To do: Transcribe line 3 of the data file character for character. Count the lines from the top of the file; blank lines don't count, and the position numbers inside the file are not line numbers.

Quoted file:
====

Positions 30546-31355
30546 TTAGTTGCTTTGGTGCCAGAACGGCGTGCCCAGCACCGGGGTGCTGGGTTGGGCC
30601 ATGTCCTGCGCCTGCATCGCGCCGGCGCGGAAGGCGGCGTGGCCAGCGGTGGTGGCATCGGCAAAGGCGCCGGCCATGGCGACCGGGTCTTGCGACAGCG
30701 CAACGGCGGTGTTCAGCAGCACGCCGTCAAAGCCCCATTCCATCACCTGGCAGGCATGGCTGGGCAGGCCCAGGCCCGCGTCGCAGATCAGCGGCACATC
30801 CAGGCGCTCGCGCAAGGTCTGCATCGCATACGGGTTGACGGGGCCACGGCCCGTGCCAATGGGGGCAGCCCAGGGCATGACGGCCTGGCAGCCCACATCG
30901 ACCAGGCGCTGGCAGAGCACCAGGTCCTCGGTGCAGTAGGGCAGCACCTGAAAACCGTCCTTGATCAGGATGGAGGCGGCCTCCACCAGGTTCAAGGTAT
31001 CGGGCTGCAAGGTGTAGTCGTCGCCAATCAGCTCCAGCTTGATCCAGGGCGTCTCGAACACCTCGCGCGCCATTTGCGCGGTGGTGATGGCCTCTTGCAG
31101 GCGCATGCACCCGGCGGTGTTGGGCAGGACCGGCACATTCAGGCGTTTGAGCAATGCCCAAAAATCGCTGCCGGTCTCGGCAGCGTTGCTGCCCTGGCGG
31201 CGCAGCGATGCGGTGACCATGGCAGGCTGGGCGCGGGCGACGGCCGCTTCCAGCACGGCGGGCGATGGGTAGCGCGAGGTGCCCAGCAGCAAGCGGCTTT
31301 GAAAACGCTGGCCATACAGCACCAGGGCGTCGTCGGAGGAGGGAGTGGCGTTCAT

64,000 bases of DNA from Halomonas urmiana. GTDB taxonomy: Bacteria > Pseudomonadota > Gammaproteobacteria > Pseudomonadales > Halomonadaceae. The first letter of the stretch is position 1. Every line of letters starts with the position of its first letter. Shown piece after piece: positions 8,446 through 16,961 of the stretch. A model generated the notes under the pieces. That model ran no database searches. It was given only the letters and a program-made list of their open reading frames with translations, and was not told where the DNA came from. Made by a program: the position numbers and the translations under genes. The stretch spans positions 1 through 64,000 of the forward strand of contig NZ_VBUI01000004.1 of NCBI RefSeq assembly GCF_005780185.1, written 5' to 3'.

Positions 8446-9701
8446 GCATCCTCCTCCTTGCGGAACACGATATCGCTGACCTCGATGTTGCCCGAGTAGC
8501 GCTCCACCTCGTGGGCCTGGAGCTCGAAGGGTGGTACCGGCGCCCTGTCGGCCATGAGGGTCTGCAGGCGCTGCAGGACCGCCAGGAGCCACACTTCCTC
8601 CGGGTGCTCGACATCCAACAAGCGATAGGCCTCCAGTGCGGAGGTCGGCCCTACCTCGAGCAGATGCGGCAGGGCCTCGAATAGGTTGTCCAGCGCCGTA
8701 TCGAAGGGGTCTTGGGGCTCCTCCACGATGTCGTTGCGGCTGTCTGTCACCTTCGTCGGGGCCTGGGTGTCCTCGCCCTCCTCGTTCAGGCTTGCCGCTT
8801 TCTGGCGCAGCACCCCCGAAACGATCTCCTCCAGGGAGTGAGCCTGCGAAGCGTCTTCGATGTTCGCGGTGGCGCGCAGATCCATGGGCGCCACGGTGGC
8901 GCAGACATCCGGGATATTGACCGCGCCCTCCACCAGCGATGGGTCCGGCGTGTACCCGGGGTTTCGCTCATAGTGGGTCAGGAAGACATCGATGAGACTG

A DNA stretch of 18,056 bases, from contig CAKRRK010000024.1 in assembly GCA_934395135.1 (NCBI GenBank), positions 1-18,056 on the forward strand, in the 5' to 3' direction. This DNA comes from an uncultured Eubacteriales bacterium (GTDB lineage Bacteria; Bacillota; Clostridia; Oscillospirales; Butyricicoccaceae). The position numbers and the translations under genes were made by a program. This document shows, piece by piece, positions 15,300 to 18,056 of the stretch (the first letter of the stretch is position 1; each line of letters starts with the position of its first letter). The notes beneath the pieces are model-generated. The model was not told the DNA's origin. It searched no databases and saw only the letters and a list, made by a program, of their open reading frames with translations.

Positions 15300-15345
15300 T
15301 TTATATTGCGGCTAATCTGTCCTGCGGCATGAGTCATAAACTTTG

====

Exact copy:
30601 ATGTCCTGCGCCTGCATCGCGCCGGCGCGGAAGGCGGCGTGGCCAGCGGTGGTGGCATCGGCAAAGGCGCCGGCCATGGCGACCGGGTCTTGCGACAGCG